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Our next major stop was Cáceres, an ancient walled town, with an elegant old central plaza. The cycling was getting a bit hiller now, the landscapes changing. And the sun hotting up. Talking to locals, or just noticing the names of streets and villages, you get inklings of Extremadura’s past. This bucolic, central region produced a plethora of sailors. And it’s the land of the Conquistadors. Francisco Pizarro – who kidnapped and murdered Atahualpa, the last Inca Emperor – was born in picturesque Trujillo. Hernan Cortés, the terror of Mexico, was from the little town of Medellín. Vasco Nuñez de Balboa founded the settlement of Darien. The original, tiny, Albuquerque is here.

Hard to imagine such violence, pedalling past pastures and orchards and meadows. We spotted figs, peppers, plums, tomatoes, cereals, oranges and lemons, artichokes, you name it. Then again we did see another of Extremadura’s famous exports – bulls, bred for their strength, size and aggression for the bullring.

Then, one magical day, we came across a road that all of us agreed was among the best we had ever cycled. Nary a car for well over an hour. Beautiful white horses running alongside us, behind hedgerows bursting with fruits and flowers. Tarmac as smooth as Liam’s baldy heid. You could hear our Scottish tyres sighing with relief and delight, as we swept along. At the end of it we saw one of the very few semi-busy roads of the entire trip. Eddie turned his bike round. ‘We’re doing it again, lads.’ An extra, unplanned, wonderful 25km. I’m not telling you where that road is. Seek it out for yourself, pilgrim.

Increasingly we were surrounded by oak groves. Extremadura is the epicentre of Jamón Ibérico. It’s here they raise the essential black Iberian pigs and feed them nothing but acorns. Or oak-nuts, as Don Quixote called them, declaring them the basis of all great cuisine. In any bar, any restaurant, get the ham, it’s always fantastic.

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Heading up towards Plasencia, mountains suddenly erupt out of the plains. The Sierra de Gredos, with its scary category 1 hills. Our first big challenge was Peña Negra, the highest point in La Vera – The Vale of Extremadura, home to high hills and brooks and, we discovered, Europe’s best paprika. One of the reasons we were here at all was because Lizzie had insisted. Eddie’s wife, and our old friend, had died in the summer. Throughout the ride we remembered Lizzie stories – and laughed, and gret. Eddie calculated hills not in metres or yards but how often he could say ‘Elizabeth McKim Hamill Morrison’. Peña Negra got him into the hundreds, and up the hill way before us. Twelve hundred metres high, over an hour’s climb – but the views from the top are a rich reward.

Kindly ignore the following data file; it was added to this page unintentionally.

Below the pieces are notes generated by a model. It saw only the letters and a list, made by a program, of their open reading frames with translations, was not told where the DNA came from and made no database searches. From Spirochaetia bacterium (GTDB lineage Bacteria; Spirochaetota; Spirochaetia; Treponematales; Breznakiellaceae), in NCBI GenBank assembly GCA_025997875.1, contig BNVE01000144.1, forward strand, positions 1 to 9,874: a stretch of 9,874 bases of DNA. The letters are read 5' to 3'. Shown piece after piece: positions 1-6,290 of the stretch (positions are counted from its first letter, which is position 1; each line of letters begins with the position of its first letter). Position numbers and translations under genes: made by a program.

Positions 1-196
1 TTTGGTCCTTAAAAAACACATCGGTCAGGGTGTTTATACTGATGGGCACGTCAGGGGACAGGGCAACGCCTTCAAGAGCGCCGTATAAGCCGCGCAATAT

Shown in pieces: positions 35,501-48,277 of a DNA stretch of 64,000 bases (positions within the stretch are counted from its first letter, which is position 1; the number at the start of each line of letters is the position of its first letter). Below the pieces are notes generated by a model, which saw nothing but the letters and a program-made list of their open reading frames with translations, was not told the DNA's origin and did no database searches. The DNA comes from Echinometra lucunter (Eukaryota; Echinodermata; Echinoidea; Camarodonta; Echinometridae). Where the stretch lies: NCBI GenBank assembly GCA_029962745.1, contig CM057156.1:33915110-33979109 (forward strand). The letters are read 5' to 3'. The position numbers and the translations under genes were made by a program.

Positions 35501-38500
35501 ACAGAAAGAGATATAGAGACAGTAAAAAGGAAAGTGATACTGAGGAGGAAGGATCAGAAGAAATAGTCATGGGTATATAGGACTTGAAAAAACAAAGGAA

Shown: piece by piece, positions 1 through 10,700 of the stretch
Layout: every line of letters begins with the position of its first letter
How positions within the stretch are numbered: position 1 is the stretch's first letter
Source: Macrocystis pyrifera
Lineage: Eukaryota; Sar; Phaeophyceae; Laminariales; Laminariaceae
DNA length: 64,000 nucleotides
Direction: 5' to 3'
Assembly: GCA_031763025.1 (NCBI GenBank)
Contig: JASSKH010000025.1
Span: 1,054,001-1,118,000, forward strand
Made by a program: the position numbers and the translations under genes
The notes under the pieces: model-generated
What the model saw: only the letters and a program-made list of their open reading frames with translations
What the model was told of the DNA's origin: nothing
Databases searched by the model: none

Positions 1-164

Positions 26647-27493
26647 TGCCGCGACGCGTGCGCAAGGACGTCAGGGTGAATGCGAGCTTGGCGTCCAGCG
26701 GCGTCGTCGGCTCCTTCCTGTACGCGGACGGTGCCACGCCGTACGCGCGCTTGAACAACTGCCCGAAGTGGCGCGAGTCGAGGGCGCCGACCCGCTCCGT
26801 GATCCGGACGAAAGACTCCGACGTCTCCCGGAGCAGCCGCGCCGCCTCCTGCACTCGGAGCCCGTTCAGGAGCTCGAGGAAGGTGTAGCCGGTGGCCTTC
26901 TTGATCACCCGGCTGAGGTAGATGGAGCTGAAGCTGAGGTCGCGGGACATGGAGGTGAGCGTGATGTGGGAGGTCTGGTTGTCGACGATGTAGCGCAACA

Only on our last ride did we encounter any problems. We all had punctures – tyres covered in tiny thorns. By the time we were mobile again the afternoon heat had intensified. After a couple of hours of category 2 hills we were seriously drained and dehydrated. The town of Jarandilla saved us. In a local cafe we were given fresh figs, homemade tortilla, cool mountain water… travellers saved by a kindly soul.

Extremadura. Well, I suppose it’s fine for the likes of us – Sunday cyclists with dodgy knees and tickers (Eddie stretched his back one day and put his knee out) and major life events to come to terms with; blokes endlessly gobsmacked by Spain and its revelations. For me, the route had a Zen feel, each day, every hill and road, each push of the pedal melding into one long, calming, experience. ‘I think I’ve mastered mindfulness,’ I said, ‘I forget where I am, just keep going forward, uphill or down’. Liam thought about this for a mile or two then worried that I might be confusing mindfulness with stupidity.

And personally I think it’d be daft for you, or anyone else, to go to Extremadura. We’ll go back and keep an eye on it for you. But, honestly, there’s not much there but space and sky and light. And maybe a kind of miraculous healing power.

Liam’s Travel Tip 1:

Malaga and Lisbon airports get you closest, non-stop, from Scotland. But Malaga flights are generally cheaper – and so is car hire than in Lisbon airport.

Liam’s Travel Tip 2:

Our most expensive stay was in the Parador in Mérida - £100 per single room per night. The cheapest, at £45, was La Botica in Pasaron de la Vera, Plasencia. A beautiful old village house, run by Minerva and Miguel and their family.

Liam’s Travel Tip 3

We bring our own bikes – fairly cheap on board as sports luggage. We get cardboard boxes from cycle shops. Then you can either chuck them when you’re away and get more from cycle shops in Malaga or wherever. Or collapse them and keep them.